Trade War With Mexico Back in Play?

President Trump announced his intention to impose a five percent tariff on Mexican imports because of illegal immigration. He vows to keep those tariffs in place until Mexico stops illegal immigrants from entering the U.S. through the southern border. The proposed move will take effect on June 10 and doesn’t give Mexico a lot of time to react to it.

Trump says the levy “would gradually increase until the illegal immigration problem is remedied, at which time the tariff will be removed.” The tariffs could potentially go as high as 25 percent by October 1.

Mexican President Obrador said in a letter to Trump on Twitter that he “doesn’t want confrontation.” Mexico’s foreign minister and other officials were scheduled to visit Washington D.C. last week in order to come to an agreement. Mexico’s undersecretary for foreign relations for North America told reporters that Mexico wouldn’t retaliate before discussing the matter with the U.S. The National Pork Producers president David Herring appealed to Trump to reconsider his plan.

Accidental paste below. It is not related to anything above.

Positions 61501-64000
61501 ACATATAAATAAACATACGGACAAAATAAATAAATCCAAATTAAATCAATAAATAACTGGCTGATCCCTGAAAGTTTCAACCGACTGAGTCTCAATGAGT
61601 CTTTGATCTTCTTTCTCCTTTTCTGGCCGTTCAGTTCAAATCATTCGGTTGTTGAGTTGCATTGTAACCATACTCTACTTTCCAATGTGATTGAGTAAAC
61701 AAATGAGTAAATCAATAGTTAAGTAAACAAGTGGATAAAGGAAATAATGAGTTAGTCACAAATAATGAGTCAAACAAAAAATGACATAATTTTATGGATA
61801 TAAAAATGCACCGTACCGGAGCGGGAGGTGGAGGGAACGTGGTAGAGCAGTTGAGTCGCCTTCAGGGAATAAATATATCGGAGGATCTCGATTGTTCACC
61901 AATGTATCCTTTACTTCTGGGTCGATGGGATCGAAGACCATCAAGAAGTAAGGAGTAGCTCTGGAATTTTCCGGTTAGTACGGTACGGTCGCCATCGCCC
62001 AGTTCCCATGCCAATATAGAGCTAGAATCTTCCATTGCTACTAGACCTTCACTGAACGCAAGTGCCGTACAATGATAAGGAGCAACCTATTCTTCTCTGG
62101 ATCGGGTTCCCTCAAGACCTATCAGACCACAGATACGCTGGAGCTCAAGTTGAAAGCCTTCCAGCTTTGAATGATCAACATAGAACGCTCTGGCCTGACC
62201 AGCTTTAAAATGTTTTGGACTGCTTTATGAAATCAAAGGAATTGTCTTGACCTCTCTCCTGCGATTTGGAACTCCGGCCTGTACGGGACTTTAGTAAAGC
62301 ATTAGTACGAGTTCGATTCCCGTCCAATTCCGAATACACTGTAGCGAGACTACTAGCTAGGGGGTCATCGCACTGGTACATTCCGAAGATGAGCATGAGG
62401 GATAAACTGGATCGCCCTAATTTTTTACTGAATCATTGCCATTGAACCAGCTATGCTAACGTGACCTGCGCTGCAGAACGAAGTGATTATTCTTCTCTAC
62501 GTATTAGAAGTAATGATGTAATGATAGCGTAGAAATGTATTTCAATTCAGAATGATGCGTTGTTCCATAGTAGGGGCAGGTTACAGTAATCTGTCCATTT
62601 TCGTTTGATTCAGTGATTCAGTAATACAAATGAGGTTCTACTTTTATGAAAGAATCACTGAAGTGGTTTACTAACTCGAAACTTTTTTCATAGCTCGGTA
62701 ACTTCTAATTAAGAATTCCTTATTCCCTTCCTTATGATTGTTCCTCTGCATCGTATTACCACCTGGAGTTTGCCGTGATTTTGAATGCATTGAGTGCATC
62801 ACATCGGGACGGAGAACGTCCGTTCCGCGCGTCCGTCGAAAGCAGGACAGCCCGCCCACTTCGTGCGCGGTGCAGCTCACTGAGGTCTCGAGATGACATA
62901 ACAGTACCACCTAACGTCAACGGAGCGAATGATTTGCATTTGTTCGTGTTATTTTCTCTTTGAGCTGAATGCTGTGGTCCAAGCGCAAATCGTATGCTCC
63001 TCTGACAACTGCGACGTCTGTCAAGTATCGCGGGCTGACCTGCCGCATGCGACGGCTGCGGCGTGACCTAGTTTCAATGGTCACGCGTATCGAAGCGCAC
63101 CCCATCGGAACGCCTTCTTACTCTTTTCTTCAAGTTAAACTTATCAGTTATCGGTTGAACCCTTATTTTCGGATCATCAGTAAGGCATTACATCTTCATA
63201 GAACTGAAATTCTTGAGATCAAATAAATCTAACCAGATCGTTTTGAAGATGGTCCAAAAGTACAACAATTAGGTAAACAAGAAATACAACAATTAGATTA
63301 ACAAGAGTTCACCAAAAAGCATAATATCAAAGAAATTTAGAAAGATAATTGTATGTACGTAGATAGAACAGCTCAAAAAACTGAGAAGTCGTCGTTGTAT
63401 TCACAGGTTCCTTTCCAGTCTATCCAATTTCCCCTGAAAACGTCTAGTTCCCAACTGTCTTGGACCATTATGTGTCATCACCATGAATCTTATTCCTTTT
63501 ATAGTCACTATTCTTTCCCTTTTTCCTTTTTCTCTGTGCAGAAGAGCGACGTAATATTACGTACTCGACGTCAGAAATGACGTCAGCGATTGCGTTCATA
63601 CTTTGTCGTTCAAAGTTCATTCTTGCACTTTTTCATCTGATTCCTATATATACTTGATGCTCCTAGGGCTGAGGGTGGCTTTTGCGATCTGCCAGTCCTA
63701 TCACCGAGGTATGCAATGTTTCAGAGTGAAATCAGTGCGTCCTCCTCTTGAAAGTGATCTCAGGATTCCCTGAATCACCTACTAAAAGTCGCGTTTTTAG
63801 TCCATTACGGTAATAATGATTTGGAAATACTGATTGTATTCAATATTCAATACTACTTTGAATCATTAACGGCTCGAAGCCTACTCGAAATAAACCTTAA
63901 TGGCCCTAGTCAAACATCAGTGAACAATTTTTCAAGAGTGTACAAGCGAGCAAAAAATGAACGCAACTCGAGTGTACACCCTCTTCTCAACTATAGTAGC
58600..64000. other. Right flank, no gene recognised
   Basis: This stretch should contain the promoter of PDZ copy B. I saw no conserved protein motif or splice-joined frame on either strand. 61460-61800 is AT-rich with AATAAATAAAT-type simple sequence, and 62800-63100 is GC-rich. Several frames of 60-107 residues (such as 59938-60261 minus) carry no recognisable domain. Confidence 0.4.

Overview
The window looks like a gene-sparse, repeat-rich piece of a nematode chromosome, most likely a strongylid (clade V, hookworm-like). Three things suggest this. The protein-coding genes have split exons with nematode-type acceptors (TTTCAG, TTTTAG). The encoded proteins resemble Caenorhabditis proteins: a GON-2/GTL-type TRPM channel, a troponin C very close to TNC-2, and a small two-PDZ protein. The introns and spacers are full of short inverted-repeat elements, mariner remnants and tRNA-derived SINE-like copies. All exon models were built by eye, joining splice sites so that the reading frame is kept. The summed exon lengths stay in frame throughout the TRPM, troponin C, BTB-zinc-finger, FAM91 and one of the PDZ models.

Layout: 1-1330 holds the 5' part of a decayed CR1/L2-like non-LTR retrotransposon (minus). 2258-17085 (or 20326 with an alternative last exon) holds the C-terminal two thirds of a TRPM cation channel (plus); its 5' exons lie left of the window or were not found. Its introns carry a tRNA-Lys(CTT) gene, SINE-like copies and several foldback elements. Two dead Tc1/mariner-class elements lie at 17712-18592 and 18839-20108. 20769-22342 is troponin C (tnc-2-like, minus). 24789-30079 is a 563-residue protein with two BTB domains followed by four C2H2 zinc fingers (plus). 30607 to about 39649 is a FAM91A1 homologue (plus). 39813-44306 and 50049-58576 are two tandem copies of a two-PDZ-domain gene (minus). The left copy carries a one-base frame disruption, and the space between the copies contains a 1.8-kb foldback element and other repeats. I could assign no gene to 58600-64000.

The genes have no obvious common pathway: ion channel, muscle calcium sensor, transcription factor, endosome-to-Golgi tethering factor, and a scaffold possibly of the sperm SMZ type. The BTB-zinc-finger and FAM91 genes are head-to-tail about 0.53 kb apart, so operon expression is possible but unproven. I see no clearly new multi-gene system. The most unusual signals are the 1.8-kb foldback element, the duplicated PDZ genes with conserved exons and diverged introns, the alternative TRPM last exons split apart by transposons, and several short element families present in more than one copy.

“American pork producers cannot afford retaliatory tariffs from its largest export market which Mexico will surely implement,” Herring said. “Over the last year, trade disputes with Mexico and China have cost hard-working U.S. pork producers and their families about $2.5 billion.”

Herring is asking Washington to move forward with ratification of the U.S.-Mexico-Canada trade agreement and preserve zero-tariff pork trade in North America for the long term.

Iowa State University Economist Dermot Hayes reports American pork farmers have lost about $12 per hog due over the past year to trade retaliation by Mexico, which recently lifted the retaliatory tariffs last week. Hayes said U.S. pork producers could lose the entire Mexican market if they face protracted retaliation. Mexico brought in 20 percent of total U.S. pork exports last year.